A short post today, but it highlights what I feel is an important enhancement to vSphere licensing. I’ve had lots of questions recently about why VAAI (Storage APIs for Array Integration) is not available in the standard edition of vSphere. This is especially true since I began posting about Virtual Volumes earlier this year, and it was clear that Virtual Volumes is available in the standard edition. One reason why this was confusing is that if a migration of a VVol could not be handled by the array using the VASA APIs, the migration would fall back to using VAAI offload primitives. But if you only had standard licensing for VVols, would you still be supported?
A few weeks, my good pal Cody Hosterman over at Pure Storage was experimenting with VAAI and discovered that he could successfully UNMAP blocks (reclaim) directly from a Guest OS in vSphere 6.0. VAAI are the vSphere APIs for Array Integration. Cody wrote about his findings here. Effectively, if you have deleted files within a Guest OS, and your VM is thinly provisioned, you can tell the array through this VAAI primitive that you are no longer using these blocks. This allows the array to reclaim them for other uses. I know a lot of you have been waiting for this functionality for some time. However Cody had a bunch of questions and reached out to me to see if I could provide some answers. After conversing with a number of engineers and product managers here at VMware, here are some of the answers to the questions that Cody asked.
The more astute of you who have already moved to vSphere 6.0, and like looking at CLI outputs, may have observed some new columns/fields in the PSA claimrules when you run the following command:
# esxcli storage core claimrule list --claimrule-class=VAAI
The new fields are as follows (slide right to view full output):
XCOPY Use Array XCOPY Use XCOPY Max Reported Values Multiple Segments Transfer Size --------------- ----------------- -------------- false false 0 false false 0 false false 0 false false 0 false false 0 false false 0 false false 0 false false 0 false false 0 false false 0 false false 0 false false 0 false false 0 false false 0
I’ve been hit up this week by a number of folks asking about “ATS Miscompare detected between test and set HB images” messages after upgrading to vSphere 5.5U2 and 6.0. The purpose of this post is to give you some background on why this might have started to happen.
First off, ATS is the Atomic Test and Set primitive which is one of the VAAI primitives. You can read all about VAAI primitives in the white paper. HB is short for heartbeat. This is how ownership of a file (e.g VMDK) is maintained on VMFS, i.e. lock. You can read more about heartbeats and locking in this blog post of mine from a few years back. In a nutshell, the heartbeat region of VMFS is used for on-disk locking, and every host that uses the VMFS volume has its own heartbeat region. This region is updated by the host on every heartbeat. The region that is updated is the time stamp, which tells others that this host is alive. When the host is down, this region is used to communicate lock state to other hosts.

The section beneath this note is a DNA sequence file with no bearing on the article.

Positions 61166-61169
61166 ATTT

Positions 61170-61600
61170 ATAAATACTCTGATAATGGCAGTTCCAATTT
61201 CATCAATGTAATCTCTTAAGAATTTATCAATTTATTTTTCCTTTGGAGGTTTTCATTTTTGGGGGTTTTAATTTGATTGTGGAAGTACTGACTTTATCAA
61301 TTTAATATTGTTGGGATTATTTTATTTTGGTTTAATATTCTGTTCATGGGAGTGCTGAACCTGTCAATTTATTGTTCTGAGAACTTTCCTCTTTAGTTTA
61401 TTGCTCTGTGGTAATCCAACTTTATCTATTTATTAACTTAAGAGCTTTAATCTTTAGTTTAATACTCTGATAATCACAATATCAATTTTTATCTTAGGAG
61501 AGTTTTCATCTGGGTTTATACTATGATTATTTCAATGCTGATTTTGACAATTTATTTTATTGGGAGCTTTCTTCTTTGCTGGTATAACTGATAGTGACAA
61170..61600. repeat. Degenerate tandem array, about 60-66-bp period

In vSphere 5.5U2, we started using ATS for maintaining the heartbeat. Prior to this release, we only used ATS when the heartbeat state changed. For example, referring to the older blog, we would use ATS in the following cases:
- Acquire a heartbeat
- Clear a heartbeat
- Replay a heartbeat
- Reclaim a heartbeat
We did not use ATS for maintaining the ‘liveness’ of a heartbeat. This is the change that was introduced in 5.5U2 and which appears to have led to issues for certain storage arrays.
Recently I published an article on Virtual Volumes (VVols) where I touched on a comparison between how migrations typically worked with VAAI and how they now work with VVols. In the meantime, I managed to have some really interesting discussions with some of our VVol leads, and I thought it worth sharing here as I haven’t seen this level of detail anywhere else. This is rather a long discussion, as there are a lot of different permutations of migrations that can take place. There are also different states that the virtual machine could be in. We’re solely focused on VVols here, so although different scenarios are offered up, I highlight what scenario we are actually considering.
Maxta are another storage vendor that I managed to get talking to at this years’ VMworld conference in San Francisco. Although they were present at last year’s VMworld, they only announced themselves in earnest last November (11/12/13) with the release of the Maxta Storage Platform (MxSP). I spent some time with Kiran Sreenivasamurthy, Director of PM & PMM at Maxta, and he was very open in sharing details on the Maxta product.
If you read the blurb on Maxta on the VMworld sponsor/exhibitor list, it states that they eliminate the need for storage arrays, provide enterprise class data services and has full virtualization integration from UI to data management.
So on the face of it, Maxta is another converged solution, similar in many respects to VMware’s own Virtual SAN, Nutanix, Simplivity, etc. So what makes Maxta so different? Kiran shared his views with me here.
A short note to clarify something that has come up a number of times in recent weeks here at VMware. There have been a number of discussions about whether or not we support NFS over IPv6 on vSphere 5.x, and again, on whether or not we support the VAAI-NAS primitives in the same context.
VAAI is an API for offloading tasks to the storage array, but for offloading tasks to NAS arrays, storage vendors need to create their own plugins for the ESXi hosts to achieve this. You can learn more about VAAI-NAS by clicking here. So what about IPv6 support and NFS? And VAAI-NAS?